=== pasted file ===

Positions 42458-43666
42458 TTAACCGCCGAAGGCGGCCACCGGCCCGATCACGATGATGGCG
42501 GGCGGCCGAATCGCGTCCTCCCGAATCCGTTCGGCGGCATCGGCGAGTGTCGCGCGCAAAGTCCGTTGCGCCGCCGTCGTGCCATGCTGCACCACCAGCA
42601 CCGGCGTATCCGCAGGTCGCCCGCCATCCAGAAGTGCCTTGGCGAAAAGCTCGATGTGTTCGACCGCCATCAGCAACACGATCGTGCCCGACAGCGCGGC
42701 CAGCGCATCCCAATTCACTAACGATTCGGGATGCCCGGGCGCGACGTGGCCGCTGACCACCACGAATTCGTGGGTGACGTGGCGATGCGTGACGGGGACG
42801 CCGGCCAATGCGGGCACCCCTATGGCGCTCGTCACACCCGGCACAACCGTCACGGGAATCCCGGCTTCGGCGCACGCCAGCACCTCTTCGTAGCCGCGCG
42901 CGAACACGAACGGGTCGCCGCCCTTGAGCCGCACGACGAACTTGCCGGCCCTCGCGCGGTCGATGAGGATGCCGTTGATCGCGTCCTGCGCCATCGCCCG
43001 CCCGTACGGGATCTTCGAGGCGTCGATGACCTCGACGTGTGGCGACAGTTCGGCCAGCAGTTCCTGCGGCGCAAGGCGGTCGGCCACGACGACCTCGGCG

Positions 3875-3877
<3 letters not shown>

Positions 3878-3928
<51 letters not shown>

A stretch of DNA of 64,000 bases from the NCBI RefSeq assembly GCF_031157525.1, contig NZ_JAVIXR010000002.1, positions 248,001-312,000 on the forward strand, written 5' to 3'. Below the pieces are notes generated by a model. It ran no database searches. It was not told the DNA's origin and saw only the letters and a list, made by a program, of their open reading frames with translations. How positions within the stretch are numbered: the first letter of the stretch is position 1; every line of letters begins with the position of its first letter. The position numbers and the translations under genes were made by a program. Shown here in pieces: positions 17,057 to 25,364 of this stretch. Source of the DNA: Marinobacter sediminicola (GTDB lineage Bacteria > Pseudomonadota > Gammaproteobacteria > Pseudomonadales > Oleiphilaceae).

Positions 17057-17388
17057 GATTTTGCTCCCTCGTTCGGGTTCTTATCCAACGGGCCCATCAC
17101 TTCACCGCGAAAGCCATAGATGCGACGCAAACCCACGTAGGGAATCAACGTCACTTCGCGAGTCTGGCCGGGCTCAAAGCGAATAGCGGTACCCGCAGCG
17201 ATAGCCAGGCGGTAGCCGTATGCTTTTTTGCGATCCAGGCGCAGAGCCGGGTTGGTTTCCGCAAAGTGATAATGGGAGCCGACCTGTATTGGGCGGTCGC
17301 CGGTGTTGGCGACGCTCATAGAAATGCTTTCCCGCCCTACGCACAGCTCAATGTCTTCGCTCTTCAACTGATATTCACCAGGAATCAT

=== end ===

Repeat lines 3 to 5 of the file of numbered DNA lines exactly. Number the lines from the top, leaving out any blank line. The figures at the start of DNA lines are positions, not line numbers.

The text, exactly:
42501 GGCGGCCGAATCGCGTCCTCCCGAATCCGTTCGGCGGCATCGGCGAGTGTCGCGCGCAAAGTCCGTTGCGCCGCCGTCGTGCCATGCTGCACCACCAGCA
42601 CCGGCGTATCCGCAGGTCGCCCGCCATCCAGAAGTGCCTTGGCGAAAAGCTCGATGTGTTCGACCGCCATCAGCAACACGATCGTGCCCGACAGCGCGGC
42701 CAGCGCATCCCAATTCACTAACGATTCGGGATGCCCGGGCGCGACGTGGCCGCTGACCACCACGAATTCGTGGGTGACGTGGCGATGCGTGACGGGGACG